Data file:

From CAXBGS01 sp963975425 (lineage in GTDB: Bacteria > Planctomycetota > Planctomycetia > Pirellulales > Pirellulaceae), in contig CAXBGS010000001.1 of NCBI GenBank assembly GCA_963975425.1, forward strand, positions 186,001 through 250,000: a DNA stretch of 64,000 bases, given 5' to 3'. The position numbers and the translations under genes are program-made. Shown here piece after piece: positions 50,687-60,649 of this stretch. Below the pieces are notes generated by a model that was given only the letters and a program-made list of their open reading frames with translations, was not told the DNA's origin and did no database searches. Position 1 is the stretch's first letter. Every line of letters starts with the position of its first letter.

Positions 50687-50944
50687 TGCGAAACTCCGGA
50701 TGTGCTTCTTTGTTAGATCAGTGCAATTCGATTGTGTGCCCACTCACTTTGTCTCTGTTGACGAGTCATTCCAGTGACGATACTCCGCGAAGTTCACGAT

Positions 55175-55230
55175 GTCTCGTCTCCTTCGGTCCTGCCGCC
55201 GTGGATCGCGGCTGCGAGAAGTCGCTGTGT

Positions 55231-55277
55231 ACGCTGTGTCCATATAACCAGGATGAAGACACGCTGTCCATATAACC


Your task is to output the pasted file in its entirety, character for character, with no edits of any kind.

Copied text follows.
From CAXBGS01 sp963975425 (lineage in GTDB: Bacteria > Planctomycetota > Planctomycetia > Pirellulales > Pirellulaceae), in contig CAXBGS010000001.1 of NCBI GenBank assembly GCA_963975425.1, forward strand, positions 186,001 through 250,000: a DNA stretch of 64,000 bases, given 5' to 3'. The position numbers and the translations under genes are program-made. Shown here piece after piece: positions 50,687-60,649 of this stretch. Below the pieces are notes generated by a model that was given only the letters and a program-made list of their open reading frames with translations, was not told the DNA's origin and did no database searches. Position 1 is the stretch's first letter. Every line of letters starts with the position of its first letter.

Positions 50687-50944
50687 TGCGAAACTCCGGA
50701 TGTGCTTCTTTGTTAGATCAGTGCAATTCGATTGTGTGCCCACTCACTTTGTCTCTGTTGACGAGTCATTCCAGTGACGATACTCCGCGAAGTTCACGAT

Positions 55175-55230
55175 GTCTCGTCTCCTTCGGTCCTGCCGCC
55201 GTGGATCGCGGCTGCGAGAAGTCGCTGTGT

Positions 55231-55277
55231 ACGCTGTGTCCATATAACCAGGATGAAGACACGCTGTCCATATAACC